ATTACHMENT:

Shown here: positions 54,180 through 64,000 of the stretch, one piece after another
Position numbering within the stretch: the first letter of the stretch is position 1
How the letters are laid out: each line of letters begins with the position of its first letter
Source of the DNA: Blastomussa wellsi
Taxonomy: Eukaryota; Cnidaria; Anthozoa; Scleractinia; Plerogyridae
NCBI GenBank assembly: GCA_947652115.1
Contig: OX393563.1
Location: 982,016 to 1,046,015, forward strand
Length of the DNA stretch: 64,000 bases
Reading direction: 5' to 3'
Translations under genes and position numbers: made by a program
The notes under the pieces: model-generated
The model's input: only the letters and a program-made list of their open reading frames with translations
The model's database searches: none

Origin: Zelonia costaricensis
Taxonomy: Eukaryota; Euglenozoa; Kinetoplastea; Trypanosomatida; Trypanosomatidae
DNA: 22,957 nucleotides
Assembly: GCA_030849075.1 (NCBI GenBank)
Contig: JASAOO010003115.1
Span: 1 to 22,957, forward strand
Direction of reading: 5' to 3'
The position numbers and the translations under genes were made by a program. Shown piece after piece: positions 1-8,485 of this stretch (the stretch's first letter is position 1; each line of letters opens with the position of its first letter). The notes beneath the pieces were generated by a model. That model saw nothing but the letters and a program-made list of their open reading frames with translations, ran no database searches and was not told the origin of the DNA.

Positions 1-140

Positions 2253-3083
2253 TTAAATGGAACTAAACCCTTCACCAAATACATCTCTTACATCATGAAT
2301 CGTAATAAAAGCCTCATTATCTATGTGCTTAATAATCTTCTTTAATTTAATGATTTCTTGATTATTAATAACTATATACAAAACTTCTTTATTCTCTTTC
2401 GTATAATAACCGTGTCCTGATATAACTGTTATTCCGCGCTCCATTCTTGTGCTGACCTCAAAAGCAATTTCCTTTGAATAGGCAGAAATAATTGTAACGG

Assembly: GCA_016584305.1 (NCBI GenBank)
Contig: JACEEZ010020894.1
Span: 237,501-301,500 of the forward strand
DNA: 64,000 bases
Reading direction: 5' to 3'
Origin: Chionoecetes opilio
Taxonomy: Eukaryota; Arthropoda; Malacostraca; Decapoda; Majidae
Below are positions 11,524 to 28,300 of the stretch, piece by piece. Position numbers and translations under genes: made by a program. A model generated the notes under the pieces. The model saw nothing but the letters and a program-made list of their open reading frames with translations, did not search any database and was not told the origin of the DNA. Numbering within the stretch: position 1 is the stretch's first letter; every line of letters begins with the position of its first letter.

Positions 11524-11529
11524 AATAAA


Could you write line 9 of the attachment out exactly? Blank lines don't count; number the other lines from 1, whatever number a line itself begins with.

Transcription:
Length of the DNA stretch: 64,000 bases